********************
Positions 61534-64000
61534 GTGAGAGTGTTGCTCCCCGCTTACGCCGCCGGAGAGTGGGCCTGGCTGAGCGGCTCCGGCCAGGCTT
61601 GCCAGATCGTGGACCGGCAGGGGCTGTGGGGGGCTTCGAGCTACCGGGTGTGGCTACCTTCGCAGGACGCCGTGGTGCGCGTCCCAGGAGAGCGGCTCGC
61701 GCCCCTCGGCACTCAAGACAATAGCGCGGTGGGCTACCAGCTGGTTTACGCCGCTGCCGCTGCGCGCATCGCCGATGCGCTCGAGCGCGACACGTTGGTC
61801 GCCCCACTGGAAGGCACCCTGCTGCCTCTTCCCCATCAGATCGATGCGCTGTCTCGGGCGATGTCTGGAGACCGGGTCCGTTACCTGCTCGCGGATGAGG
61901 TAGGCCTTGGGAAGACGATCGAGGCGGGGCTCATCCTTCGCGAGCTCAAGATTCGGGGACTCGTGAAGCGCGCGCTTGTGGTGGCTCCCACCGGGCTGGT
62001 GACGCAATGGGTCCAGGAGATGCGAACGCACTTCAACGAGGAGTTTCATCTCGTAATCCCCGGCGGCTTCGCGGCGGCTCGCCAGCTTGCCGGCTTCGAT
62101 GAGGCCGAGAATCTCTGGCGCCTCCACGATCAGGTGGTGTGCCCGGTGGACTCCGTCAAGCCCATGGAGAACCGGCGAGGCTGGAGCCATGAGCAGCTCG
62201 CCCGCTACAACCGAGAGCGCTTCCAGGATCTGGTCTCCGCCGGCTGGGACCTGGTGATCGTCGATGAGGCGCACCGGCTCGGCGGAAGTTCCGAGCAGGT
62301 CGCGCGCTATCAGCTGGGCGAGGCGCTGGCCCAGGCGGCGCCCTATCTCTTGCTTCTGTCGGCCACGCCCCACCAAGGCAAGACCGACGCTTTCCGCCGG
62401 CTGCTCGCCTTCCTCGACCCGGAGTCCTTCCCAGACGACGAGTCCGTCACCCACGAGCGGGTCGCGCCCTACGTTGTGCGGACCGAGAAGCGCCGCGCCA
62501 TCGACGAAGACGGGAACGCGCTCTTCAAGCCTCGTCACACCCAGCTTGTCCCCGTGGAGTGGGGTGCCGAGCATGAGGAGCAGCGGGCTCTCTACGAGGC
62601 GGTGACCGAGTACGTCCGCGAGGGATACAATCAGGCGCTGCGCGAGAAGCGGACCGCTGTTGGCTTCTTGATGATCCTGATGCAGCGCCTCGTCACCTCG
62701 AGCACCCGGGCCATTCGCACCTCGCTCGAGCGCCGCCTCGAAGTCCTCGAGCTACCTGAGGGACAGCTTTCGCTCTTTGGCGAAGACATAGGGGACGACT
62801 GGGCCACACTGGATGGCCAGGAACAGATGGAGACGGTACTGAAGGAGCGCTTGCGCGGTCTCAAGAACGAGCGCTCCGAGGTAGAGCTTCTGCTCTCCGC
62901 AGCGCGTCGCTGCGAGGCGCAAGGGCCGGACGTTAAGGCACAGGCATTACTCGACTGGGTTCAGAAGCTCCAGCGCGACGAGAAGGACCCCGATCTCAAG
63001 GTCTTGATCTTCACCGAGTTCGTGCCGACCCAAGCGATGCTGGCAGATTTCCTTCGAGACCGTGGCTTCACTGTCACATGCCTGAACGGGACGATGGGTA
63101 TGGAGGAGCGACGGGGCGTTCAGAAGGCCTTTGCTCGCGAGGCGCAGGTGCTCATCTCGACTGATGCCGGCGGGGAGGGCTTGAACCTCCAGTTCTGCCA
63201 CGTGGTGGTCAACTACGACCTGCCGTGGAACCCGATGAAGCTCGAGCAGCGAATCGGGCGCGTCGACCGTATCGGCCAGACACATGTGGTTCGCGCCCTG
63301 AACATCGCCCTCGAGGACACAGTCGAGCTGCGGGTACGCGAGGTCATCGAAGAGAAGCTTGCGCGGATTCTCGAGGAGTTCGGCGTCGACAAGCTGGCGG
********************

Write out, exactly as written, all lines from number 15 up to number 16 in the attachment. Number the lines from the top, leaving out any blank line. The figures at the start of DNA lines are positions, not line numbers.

62801 GGGCCACACTGGATGGCCAGGAACAGATGGAGACGGTACTGAAGGAGCGCTTGCGCGGTCTCAAGAACGAGCGCTCCGAGGTAGAGCTTCTGCTCTCCGC
62901 AGCGCGTCGCTGCGAGGCGCAAGGGCCGGACGTTAAGGCACAGGCATTACTCGACTGGGTTCAGAAGCTCCAGCGCGACGAGAAGGACCCCGATCTCAAG